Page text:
Being a Witness to Christ in India
Letter from Ruth Kenneth
Dear Sister in Christ,
My country India is known for its genuine hospitality and warmth. As a country, we have big hearts, strong bodies, and open souls. As an Indian, I have learned just this: to be courteous and generous to all. India is a multicultural and multi-religious country. Standing as a witness to Christ is indeed my vocation here.
We are cradle Catholics in India because of these greats: St. Thomas, the Apostle (who came to South India), St. Francis Xavier who transformed the Western coast of India, Saint Mother Teresa of Calcutta, the Jesuits, and the Salesians. As I see fellow Catholics on social media, I wonder how these greats made it in India. Such a vast difference in culture, language, history, and climate conditions.
My hometown, Vasai (formerly known as Bassein), has a church within every ten to fifteen minutes of travel. We have our own saint too - St. Gonsalo Garcia, a Franciscan lay brother, from Vasai, who was martyred in Nagasaki along with Paul Miki and companions. We also have many vocations to the priesthood and religious life. Plus, being close to the city Mumbai, Vasai is a melting pot for people all over the country and Christians to be specific.
My parents are devout Catholics, too. We prayed as a family daily with my parents taking turns to lead the Rosary. My mother told us stories from the Bible and taught at Sunday School. I studied in a Catholic school, had mostly Catholic friends and went to Catholic colleges. Yes, the faith is well established. I had no problem in discussing the teachings of the Church, talking about homilies or telling Bible stories to my little friends. We had Holy Masses in all the languages around us. But having a mixed background, where my dad came from the south of India and mom from Western India, with different regional languages: Konkani and Marathi, we spoke English at home. We had Holy Masses celebrated just outside our apartment building. Christmas meant that streets were lit, huge Nativity scenes were created outside churches and houses. It was Christmas everywhere. Therefore, having grown up in a Christian town, celebrating my faith was what I knew well.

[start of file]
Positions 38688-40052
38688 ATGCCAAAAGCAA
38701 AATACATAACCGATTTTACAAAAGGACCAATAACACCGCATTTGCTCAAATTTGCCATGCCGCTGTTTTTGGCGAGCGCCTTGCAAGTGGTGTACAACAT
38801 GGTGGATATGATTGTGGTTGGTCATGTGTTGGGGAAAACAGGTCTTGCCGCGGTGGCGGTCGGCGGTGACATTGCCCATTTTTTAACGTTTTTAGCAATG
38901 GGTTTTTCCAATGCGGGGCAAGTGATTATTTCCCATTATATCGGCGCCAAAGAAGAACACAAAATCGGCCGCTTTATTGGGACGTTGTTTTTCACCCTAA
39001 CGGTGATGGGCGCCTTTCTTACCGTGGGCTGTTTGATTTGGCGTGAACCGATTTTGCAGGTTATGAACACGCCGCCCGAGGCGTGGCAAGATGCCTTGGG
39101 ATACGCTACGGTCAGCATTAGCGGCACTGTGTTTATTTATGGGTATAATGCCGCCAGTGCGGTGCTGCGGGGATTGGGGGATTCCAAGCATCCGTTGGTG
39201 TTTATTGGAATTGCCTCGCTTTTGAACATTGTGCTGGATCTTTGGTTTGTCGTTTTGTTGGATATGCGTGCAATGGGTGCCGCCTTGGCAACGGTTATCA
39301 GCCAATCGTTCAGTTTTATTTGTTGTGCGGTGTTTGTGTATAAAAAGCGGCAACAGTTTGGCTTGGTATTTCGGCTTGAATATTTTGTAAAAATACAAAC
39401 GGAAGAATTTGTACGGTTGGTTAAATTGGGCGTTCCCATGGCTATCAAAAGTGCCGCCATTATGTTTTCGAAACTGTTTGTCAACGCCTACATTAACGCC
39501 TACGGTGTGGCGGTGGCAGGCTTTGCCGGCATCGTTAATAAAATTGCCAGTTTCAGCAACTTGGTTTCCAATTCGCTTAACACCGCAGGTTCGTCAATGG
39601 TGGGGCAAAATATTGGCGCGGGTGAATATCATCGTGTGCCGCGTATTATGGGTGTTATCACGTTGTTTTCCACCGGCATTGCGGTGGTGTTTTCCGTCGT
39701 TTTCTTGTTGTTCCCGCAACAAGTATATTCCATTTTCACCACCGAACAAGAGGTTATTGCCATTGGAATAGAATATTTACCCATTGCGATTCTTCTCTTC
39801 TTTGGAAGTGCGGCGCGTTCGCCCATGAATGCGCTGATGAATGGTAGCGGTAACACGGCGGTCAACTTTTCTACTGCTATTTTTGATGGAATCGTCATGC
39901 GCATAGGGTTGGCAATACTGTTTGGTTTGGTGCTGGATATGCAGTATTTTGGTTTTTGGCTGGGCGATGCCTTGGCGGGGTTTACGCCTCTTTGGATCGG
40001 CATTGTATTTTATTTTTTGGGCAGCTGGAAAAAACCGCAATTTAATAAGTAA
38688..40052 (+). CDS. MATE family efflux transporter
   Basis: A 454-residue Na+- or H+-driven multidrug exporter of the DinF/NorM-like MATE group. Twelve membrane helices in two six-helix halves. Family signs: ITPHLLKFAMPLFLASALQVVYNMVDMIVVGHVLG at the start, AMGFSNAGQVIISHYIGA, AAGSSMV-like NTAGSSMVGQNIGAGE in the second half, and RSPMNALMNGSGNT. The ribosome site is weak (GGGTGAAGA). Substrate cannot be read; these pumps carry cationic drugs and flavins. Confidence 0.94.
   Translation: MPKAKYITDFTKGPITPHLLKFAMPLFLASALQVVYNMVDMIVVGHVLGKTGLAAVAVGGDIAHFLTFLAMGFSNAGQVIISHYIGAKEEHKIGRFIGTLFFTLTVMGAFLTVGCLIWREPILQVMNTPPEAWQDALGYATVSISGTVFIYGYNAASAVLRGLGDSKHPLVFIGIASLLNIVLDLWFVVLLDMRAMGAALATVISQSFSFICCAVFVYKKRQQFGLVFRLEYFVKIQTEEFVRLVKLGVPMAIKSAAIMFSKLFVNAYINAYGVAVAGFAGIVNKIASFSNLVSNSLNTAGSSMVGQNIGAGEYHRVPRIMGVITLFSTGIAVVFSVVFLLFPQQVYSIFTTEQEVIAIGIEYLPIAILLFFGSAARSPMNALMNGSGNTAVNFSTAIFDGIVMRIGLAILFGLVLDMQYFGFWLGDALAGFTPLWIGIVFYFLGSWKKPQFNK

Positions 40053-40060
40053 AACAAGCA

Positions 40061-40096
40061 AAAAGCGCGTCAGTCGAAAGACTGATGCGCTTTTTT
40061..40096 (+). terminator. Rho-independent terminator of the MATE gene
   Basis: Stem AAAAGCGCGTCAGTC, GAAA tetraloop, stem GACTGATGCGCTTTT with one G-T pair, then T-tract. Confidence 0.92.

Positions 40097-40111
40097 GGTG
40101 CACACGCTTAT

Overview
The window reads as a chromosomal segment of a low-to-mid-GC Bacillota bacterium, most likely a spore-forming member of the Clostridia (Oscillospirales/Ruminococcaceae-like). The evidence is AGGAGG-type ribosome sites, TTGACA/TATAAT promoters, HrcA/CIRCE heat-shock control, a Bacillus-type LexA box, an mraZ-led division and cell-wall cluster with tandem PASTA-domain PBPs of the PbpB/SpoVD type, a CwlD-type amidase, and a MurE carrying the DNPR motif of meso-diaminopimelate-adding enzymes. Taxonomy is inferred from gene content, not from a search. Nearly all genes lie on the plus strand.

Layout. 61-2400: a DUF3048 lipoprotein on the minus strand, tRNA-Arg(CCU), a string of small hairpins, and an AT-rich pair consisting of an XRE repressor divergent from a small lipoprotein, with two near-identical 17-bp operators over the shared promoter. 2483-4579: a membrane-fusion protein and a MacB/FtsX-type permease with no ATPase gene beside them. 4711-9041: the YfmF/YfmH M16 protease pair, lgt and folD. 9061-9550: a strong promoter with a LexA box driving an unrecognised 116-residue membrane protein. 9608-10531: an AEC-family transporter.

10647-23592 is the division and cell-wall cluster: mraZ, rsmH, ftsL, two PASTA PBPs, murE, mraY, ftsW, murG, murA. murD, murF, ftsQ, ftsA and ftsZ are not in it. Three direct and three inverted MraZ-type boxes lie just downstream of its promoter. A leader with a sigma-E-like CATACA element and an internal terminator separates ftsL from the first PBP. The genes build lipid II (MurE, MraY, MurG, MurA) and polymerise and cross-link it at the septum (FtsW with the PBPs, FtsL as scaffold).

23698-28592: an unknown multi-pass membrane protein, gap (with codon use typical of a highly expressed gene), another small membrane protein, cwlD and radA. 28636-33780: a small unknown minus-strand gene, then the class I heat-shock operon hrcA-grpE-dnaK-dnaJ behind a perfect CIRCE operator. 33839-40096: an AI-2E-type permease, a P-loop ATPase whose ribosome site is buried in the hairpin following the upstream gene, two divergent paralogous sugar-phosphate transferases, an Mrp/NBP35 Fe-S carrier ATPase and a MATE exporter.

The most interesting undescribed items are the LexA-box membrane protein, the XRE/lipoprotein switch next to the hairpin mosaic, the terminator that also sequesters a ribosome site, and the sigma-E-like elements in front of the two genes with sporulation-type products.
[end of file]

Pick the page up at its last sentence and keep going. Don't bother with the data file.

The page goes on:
After marriage, I came to the city, where the Christian population is a bare minimum. You have to look for people who are Christian and only a few of them are Catholic. Being in the minority, Catholics here cling to the Church to meet each other, worship together and have community life. It was a huge cultural shock for me, when I saw people of other religions, with dominant roles in society and politics, carefully following all their customs and traditions and celebrating their festivals in as much as grandeur as I had celebrated mine back home.
As a new wife and then a mother, I did not know where the next Christian would be. So I too, go to Church almost daily, to mingle with ‘our tribe.’ I want the faith to be given in all its richness to my daughter. What I realized was that I needed to be intentional to bring her up in the faith. It is not easy, as she questions me about the other religious festivities around her. I tell as much I as know about them so that she would be careful not to offend them and so that she would realize what a rich faith we possess. I am intentional in reading God’s word aloud to her, praying with her and telling her stories from the Bible.
Also, as a minority, people around are looking at us curiously. Sometimes, while talking to my daughter about the faith, we have people of other faiths looking at us, like our spaceship just landed from a strange planet. What are these few like? How do they talk? How do they dress? Is there something different? Can these people be befriended? Because of my daughter, I am able to create connections sooner. I love greeting people. I ask my daughter to greet the elders we meet daily such as a watchman or an old neighbor enjoying the evening breeze. I love playing with children too. I gather children who play around the church and organize games and play with them. Bingo! We are friends with so many children and parents and people. Slowly it moves to more mingling, getting to know each other. Here, we are as witnesses to the Gospel.
My mind travels back to those greats who came to preach the Gospel to India, who were as strange as we are if not more. They were new missionaries, and had to learn the language, the way to dress, the food, the customs, and the huge cultural and social barriers They were rejected, accepted and rejected some more. Still, they made Jesus known. They are the reason we have faith.
Let us be true witnesses to the Gospel. Let them know us by our love. Yes, they will know we are Christians by our love.
About the Writer: Ruth Kenneth
Ruth Kenneth, is a freelance blogger and curriculum designer from Mumbai, India. She is married to John and has a little daughter Sarah. She loves JPII and his poetry, writing poetry herself, saying the Rosary, learning about the saints and playing with children.
Follow me: @soar_up_high on Instagram